New prescription rules for anti-epilepsy drug after defects

As a result of the link between potent anti-epilepsy drugs and congenital disabilities, strict new prescription regulations have been implemented.

Patients under 55 will no longer be allowed to start sodium valproate treatment without approval from two doctors.

Pregnant women taking the drug may experience severe deformities and cognitive difficulties, earning it the label “new thalidomide.” This reference is to the 1960s morning sickness treatment that led to potentially fatal congenital disabilities.

A damning 2020 report stated the government failed the 27,000 women taking valproate, many unaware of its risks; Health Secretary Matt Hancock then apologized on behalf of the NHS.

The drug prevents epileptic seizures by reducing brain electrical activity, believed to be the cause. It also helps bipolar disorder patients manage manic episodes by inhibiting nerve signals.

Research shows an 11% risk of congenital anomalies, such as cleft palates, tiny fingers and toes, and spina bifida (improper spine development), in infants born to women using valproate. There’s also a 40% chance of developing cognitive issues, including delayed speech or walking.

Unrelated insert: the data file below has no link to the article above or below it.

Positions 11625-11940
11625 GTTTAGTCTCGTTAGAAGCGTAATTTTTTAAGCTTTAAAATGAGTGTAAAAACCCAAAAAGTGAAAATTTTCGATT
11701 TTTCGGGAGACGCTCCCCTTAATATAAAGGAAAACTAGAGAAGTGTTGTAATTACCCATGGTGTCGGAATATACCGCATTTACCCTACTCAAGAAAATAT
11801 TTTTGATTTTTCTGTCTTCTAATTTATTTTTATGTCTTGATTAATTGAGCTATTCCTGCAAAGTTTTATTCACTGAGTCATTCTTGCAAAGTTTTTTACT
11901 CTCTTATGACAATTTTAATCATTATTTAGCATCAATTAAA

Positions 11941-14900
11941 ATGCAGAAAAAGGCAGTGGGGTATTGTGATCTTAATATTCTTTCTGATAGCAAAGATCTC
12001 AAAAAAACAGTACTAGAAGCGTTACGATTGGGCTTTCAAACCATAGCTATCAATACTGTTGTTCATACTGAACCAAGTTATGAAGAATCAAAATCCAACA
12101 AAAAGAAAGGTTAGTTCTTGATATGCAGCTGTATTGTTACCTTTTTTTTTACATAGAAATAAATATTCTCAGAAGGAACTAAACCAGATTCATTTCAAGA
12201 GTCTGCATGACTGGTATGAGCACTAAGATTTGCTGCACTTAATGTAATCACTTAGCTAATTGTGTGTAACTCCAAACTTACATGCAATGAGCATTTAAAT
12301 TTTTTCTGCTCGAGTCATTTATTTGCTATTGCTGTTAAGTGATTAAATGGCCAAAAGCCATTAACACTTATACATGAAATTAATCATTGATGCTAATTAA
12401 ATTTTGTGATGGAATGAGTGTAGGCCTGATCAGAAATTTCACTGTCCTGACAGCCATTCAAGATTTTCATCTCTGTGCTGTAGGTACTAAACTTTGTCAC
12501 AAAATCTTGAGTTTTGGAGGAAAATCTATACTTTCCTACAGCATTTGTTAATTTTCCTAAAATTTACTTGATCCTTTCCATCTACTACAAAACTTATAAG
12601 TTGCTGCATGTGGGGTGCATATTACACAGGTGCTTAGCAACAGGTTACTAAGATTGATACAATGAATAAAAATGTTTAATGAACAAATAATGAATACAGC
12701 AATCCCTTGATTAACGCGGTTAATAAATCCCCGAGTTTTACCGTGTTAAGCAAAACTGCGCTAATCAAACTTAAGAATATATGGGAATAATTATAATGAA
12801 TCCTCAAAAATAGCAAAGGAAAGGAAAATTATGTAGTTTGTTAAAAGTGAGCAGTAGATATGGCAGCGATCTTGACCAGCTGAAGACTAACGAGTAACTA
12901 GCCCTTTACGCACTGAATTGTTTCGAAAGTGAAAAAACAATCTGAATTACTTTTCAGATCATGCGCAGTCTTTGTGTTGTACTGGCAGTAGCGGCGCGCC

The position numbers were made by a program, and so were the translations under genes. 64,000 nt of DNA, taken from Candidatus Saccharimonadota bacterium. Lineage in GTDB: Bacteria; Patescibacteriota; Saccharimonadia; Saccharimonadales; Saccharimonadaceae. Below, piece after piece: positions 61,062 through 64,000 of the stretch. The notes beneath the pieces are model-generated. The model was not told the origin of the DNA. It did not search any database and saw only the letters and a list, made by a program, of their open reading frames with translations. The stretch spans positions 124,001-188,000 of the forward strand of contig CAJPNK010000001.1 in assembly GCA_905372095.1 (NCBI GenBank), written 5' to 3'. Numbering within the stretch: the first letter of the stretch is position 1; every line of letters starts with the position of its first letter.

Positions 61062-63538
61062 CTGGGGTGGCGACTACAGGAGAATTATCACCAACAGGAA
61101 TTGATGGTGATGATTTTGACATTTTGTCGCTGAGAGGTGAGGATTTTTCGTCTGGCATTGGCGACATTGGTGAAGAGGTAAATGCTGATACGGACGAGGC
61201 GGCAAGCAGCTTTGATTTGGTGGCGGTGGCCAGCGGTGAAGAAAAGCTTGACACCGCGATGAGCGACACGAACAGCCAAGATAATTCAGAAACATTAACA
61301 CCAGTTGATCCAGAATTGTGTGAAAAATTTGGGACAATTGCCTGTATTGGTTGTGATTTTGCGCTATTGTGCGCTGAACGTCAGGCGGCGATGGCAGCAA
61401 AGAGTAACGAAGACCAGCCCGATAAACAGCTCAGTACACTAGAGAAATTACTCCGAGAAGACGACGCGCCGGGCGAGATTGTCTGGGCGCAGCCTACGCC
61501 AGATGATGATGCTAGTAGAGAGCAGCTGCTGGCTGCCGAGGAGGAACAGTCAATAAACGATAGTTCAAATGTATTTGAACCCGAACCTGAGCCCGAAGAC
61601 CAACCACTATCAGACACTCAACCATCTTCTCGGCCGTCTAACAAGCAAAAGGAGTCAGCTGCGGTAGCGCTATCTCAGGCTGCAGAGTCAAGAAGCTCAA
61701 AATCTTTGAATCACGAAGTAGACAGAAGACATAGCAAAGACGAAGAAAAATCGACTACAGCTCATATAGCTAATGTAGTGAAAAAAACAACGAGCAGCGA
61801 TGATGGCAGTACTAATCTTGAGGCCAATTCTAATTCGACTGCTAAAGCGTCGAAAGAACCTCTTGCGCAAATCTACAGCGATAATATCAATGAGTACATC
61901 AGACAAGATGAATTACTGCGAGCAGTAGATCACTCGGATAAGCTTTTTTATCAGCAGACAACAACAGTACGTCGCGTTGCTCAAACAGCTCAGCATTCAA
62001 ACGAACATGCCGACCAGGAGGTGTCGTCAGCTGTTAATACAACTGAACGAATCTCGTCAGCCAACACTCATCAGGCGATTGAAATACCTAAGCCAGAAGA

Valproate: Stricter Rules, Serious Implications

Valproate has been linked to similar issues in the offspring of men using it. A slightly increased risk of cognitive difficulties was noted in children fathered by men who took the drug up to three months before conception, compared to those on other seizure medications, per one study.

Women currently on the drug are also subject to the new prescription rule. They must attend annual reviews, be reminded of the risks, and sign a consent form to continue.

The only other NHS drug requiring two signatures is Roaccutane, an anti-acne medication linked to severe depression and fatalities.

However, consultant neurologist Prof. Ley Sander at London’s National Hospital for Neurology and Neurosurgery warns of unintended consequences of the new measures. “Very few would be prescribed this drug unless necessary,” he says.

Patients needing valproate may need help getting prescriptions approved under the new rules.

For those with generalized epilepsy, this is the only effective treatment. “The stakes are life and death.”

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